Ford joint venture in Russia slashing 950 jobs at two plants
Automaker said decision to cut workforce in Russia independent of country's annexation of Crimea
ST. PETERSBURG, Russia—Ford Motor Co. says its Russian joint venture is cutting 950 jobs due to falling sales and the declining value of the ruble.
The automaker says that Ford Sollers will cut 700 jobs at its plant in St. Petersburg, Russia, and an estimated 250 temporary employees in the Republic of Tartarstan.
The reductions affect about 19 per cent of its 5,000-person workforce in Russia.
Ford, based in Dearborn, Mich., has a long history in Russia.
It first entered the market in 1907 and opened its first Russian manufacturing plant in 2002.
The Ford Sollers joint venture began operations in late 2011 through an agreement with a Russian automaker.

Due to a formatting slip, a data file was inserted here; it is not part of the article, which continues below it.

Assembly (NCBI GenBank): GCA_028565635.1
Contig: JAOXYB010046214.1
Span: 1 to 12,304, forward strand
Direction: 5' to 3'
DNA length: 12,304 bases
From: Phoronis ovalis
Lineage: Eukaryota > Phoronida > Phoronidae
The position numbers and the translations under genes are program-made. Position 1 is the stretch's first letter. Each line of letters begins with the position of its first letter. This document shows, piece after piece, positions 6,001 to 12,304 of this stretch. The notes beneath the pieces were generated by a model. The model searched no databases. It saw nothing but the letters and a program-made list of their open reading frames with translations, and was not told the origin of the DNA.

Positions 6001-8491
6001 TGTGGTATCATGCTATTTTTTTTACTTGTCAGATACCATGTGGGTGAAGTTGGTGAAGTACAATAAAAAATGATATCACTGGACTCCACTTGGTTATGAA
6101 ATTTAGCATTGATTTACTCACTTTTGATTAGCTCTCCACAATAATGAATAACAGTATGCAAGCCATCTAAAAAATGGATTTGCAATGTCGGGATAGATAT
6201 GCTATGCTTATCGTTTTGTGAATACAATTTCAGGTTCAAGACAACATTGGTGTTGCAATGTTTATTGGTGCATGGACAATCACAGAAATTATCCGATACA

The joint venture has grown from building two vehicle models in Russia to nine models.
Everything it builds in Russia is sold there.
The company said it still expects Russia to become Europe’s largest auto market in the long run.
But weaker demand for compact cars and the impact of the falling ruble against other currencies have hindered its business.
The joint venture said that its sales in Russia fell 21 per cent as of the end of February, by comparison to the prior month.
Ford said that the decision is independent of Russia’s annexation of Crimea, noting that the majority of the decline in the value of the ruble occurred before the start of the situation in Ukraine.
The joint venture still plans to move forward with plans to build and launch the EcoSport small SUV and a new Transit commercial vehicle this year, as well as go into production of the new Ford Focus and Mondeo in 2015.